Terribly sad situation. It is comforting to know that action is being taken on this but so much must be done, from cleaning up this mess to ensuring it never happens again. Let's hope that politics and posturing don't get in the way of what is a serious issue affecting thousands of lives right now.

    Auren Kaplan
    Director of Social Media, Hub LA

  • Thisisnotaname

    25-30,000 barrels of oil per day (best estimates) ?
    Who's best estimate? The amount may well be 100,000 barrels per day
    according to Flow Rate Technical Group member Ira Leifer on June 9.
    http://www.mcclatchydc.com/2010/06/07/95467/bp-
    http://www.democracynow.org/2010/6/9/scientist_
    The 'official' estimate has been revised as of 6/15 to 35,000-60,000 barrels per day:
    http://www.nytimes.com/2010/06/16/us/16spill.html

    • RP Siegel

      I was using numbers from the BP website. I guess I should have known better. If 60,000 barrels per day are leaking (which could be even more, now that the cap has failed again), then the total discharge could approach 200 million gallons, making it the second largest discharge in world history, dwarfed only by the deliberate discharge of oil by Iraqi forces in Kuwait during the first Gulf war which released enough oil to cover the entire state of Rhode Island with oil a foot deep.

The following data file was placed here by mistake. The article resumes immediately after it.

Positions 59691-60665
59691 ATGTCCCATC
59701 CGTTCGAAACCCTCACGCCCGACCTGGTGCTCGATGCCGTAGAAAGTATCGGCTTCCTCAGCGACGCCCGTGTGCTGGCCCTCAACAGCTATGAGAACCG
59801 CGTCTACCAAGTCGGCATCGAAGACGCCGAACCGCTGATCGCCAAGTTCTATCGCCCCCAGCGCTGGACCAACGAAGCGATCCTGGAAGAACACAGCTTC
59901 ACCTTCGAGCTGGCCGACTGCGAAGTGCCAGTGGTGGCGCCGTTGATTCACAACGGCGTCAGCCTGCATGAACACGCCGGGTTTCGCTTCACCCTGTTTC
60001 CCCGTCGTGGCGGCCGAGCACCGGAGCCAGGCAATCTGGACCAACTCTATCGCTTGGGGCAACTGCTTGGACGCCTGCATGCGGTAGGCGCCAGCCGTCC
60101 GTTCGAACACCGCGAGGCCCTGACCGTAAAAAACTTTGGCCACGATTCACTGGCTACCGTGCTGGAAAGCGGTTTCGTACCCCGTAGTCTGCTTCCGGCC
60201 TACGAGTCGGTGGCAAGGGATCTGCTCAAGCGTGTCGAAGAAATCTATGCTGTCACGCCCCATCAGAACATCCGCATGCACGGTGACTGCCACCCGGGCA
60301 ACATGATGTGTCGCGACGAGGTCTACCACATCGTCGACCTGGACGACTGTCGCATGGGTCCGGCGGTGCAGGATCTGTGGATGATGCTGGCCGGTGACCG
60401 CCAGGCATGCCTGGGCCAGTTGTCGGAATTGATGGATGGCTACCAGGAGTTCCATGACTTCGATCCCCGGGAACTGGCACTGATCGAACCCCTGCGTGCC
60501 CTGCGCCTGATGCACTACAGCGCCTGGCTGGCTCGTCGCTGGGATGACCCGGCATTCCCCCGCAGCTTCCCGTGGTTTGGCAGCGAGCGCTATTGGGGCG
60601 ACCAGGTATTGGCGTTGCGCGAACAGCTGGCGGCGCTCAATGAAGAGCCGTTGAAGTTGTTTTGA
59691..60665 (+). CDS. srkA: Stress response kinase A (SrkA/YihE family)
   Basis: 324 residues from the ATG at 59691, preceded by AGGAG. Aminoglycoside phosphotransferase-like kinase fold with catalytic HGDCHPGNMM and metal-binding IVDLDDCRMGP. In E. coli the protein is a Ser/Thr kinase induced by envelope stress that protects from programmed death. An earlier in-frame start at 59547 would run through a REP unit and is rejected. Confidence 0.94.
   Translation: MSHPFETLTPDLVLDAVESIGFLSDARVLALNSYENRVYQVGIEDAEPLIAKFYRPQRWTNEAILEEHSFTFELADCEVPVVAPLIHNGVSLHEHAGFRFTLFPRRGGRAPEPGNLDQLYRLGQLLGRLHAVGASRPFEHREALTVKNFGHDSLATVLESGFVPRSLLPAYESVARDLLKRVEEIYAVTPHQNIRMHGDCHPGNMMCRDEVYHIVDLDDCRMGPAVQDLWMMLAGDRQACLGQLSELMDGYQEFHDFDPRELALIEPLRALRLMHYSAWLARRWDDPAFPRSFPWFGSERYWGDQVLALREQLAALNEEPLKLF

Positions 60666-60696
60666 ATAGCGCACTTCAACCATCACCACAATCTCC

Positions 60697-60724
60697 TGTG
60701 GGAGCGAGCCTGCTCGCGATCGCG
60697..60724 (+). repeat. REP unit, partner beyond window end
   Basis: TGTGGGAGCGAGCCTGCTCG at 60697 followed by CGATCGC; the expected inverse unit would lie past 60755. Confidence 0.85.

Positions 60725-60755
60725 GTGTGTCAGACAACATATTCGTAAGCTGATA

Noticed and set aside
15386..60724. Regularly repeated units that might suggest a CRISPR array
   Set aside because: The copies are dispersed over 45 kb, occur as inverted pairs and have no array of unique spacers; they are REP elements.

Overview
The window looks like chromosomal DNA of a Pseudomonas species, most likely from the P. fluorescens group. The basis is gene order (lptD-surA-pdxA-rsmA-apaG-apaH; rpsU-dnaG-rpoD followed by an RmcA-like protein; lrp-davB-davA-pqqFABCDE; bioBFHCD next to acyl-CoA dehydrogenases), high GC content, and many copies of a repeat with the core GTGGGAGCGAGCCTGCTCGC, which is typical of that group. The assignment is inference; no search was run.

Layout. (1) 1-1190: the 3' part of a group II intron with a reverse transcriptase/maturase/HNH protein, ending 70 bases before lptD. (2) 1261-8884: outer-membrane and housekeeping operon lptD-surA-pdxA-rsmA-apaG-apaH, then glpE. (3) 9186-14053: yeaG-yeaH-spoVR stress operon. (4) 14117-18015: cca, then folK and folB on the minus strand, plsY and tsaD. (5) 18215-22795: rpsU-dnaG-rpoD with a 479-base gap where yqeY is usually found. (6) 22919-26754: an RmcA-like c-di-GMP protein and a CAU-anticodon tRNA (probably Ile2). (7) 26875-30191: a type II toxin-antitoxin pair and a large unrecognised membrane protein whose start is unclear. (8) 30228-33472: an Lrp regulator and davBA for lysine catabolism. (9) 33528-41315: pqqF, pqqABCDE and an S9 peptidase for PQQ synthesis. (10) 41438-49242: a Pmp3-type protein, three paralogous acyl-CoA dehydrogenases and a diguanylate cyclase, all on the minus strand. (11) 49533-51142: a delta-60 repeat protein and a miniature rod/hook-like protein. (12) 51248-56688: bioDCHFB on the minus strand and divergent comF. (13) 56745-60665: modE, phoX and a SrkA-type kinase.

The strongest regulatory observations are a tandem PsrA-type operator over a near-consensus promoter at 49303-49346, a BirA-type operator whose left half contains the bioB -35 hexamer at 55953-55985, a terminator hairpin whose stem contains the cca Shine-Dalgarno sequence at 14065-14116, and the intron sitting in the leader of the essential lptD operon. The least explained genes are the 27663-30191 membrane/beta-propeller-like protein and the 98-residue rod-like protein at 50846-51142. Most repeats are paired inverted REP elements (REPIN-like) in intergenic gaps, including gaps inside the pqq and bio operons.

• http://twitter.com/TrafficCoach Claude Windenberger

    It would be good to determine how many gallons of oil per day could be processed by using the Golden Retriever corn cobs together with a decanting centrifuge and how much the cost per gallon would be. If Adria Brown's method is much more cost-effective than Costner's method, maybe BP could use Costner's centrifuge machines to process the oil-soaked corn cobs instead of separating water from oil (if that is at all possible).

    More oil spill recovery videos, radio TV interviews, and articles about Adria's solution can be found at http://recovery.windenberger.com